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AU Optronics, the world’s third-largest flat panel maker, cut its forecast for the current quarter on Wednesday, raising concerns over unexpectedly weak demand for flat-screen television sets.

AUO shares closed down 7 per cent - the maximum permitted by market rules - at T$41.85 after the company said it now expected shipments of panels larger than 10 inches – those used for monitors, notebook computers and flat panel TVs - to rise no more than 6-8 per cent quarter on quarter. This compares with earlier guidance of more than 10 per cent growth.

Hui Hsiung, executive vice president, also said that average selling prices for monitor and notebook panels were now expected to slide 15-18 per cent and those for TV panels 10 per cent.

“The lower expectation for shipments is due to higher-than-expected inventory at our customers,” AUO said.

Analysts expressed surprise at the downward adjustment. “While the slide in panel prices has been very visible, the weak expectations for shipments even in the TV segment are worrying,” said Tim Chen, an analyst at CLSA in Taipei.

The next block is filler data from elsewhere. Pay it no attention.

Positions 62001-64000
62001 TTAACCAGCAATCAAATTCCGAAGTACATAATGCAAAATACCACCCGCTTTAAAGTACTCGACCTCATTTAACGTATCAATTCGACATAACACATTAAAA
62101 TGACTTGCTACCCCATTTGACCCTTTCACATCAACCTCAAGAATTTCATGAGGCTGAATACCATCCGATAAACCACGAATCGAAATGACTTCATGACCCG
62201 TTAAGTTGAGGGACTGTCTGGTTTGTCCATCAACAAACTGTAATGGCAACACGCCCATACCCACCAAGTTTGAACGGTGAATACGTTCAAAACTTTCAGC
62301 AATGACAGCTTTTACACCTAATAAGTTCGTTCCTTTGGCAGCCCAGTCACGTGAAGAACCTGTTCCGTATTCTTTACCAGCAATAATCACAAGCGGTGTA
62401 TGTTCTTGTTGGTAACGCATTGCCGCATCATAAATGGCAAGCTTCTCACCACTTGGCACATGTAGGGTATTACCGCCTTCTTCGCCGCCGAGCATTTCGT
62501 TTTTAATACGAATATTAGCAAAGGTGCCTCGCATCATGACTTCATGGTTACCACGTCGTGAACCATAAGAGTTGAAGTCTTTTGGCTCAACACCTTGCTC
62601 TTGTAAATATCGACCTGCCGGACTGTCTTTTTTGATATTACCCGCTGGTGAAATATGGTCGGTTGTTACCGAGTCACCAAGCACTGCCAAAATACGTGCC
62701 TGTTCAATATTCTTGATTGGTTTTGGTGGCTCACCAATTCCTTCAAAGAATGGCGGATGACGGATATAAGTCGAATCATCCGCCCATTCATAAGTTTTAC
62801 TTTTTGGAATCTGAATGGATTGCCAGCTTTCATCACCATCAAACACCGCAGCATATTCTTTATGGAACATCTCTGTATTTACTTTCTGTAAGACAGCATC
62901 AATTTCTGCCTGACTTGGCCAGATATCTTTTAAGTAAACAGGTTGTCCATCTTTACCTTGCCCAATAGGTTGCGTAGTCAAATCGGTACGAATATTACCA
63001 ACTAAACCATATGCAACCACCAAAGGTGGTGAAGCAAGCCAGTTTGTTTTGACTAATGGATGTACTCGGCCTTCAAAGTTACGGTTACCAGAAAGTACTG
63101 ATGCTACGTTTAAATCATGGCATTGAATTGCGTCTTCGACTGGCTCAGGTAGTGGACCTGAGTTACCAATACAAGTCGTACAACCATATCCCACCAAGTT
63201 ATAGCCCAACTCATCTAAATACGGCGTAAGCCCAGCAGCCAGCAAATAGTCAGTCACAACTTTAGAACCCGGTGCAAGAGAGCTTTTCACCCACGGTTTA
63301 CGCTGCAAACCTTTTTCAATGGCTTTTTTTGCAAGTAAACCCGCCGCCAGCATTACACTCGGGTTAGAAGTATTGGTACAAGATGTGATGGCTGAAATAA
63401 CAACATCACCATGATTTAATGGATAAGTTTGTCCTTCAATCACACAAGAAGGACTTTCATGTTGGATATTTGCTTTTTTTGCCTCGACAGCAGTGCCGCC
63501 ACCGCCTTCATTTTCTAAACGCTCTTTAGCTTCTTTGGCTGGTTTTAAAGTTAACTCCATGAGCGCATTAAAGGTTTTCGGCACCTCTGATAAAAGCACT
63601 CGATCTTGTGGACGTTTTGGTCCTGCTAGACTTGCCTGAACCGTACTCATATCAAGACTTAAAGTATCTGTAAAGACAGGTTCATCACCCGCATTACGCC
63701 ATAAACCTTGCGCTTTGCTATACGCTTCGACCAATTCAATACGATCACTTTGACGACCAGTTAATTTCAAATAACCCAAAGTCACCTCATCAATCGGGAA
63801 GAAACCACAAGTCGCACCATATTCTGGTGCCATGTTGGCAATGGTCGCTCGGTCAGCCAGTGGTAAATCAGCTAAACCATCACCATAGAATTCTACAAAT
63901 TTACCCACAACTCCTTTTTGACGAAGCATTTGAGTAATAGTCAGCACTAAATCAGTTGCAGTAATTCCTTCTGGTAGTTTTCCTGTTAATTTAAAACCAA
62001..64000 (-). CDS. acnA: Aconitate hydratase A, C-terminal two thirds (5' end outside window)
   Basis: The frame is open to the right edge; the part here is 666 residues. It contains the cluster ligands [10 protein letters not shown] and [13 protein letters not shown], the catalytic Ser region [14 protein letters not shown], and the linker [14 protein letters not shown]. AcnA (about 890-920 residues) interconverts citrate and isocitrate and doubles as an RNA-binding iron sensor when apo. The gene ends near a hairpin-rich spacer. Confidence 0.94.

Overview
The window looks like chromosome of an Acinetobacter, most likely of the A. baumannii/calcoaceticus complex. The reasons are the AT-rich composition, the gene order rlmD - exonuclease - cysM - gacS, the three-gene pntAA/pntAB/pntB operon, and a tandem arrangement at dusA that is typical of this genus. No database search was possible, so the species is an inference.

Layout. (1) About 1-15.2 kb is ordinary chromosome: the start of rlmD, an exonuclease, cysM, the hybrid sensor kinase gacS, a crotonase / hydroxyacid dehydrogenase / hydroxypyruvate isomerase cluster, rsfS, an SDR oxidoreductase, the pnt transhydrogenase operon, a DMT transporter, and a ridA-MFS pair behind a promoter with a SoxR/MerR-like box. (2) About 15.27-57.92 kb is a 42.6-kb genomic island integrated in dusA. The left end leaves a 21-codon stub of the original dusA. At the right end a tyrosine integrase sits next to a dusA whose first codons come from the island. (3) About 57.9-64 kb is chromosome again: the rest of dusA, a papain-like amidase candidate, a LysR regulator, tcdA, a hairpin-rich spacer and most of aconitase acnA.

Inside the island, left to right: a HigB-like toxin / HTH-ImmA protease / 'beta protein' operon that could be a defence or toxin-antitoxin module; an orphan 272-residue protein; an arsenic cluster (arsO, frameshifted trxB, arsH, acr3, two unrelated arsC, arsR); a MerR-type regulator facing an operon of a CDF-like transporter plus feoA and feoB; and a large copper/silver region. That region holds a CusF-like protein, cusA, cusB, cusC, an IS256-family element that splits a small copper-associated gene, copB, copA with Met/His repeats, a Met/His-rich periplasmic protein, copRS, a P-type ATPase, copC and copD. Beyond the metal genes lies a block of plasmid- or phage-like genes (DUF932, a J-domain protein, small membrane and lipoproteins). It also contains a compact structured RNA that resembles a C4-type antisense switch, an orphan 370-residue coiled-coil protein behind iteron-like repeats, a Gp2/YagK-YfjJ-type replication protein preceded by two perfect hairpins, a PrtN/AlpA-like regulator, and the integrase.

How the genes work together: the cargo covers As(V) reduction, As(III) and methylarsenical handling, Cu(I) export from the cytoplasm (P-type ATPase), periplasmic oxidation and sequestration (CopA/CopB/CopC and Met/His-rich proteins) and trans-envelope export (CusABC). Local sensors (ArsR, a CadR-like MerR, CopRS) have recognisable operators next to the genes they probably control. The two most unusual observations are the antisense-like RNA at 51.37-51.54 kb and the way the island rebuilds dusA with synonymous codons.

As the replacement of traditional monitors by flat-screen and desktop PCs by notebooks will lose momentum in the long term, flat-screen televisions are the main hope for growth for the flat panel manufacturing industry. Merrill Lynch recently raised its forecast for global TV panel shipments to 49.1m units this year, up from 25.2m units in 2005.

Mr Chen said the downward adjustment in AUO’s guidance could also indicate that hopes for a large boost in flat-screen TV sales from the football World Cup may be disappointed. “Those who wanted to get an LCD TV for the world cup should all have bought it by now,” he said.

AUO’s competitors in South Korea and Japan, including Samsung Electronics and LGPhilips, have so far not released any warning signs over weakening demand.

But LGPhilips shares fell 3.5 per cent, and shares of Philips Electronics were among the biggest losers in the Euro Stoxx 50 index on Wednesday in the wake of AUO’s announcement on Wednesday.

Chi Mei Optoelectronics, AUO’s smaller rival, surprised analysts in April with cautious guidance on the back of an unexpected jump in inventory. Analysts said on Wednesday that CMO’s surprise figures might have been an early warning sign.

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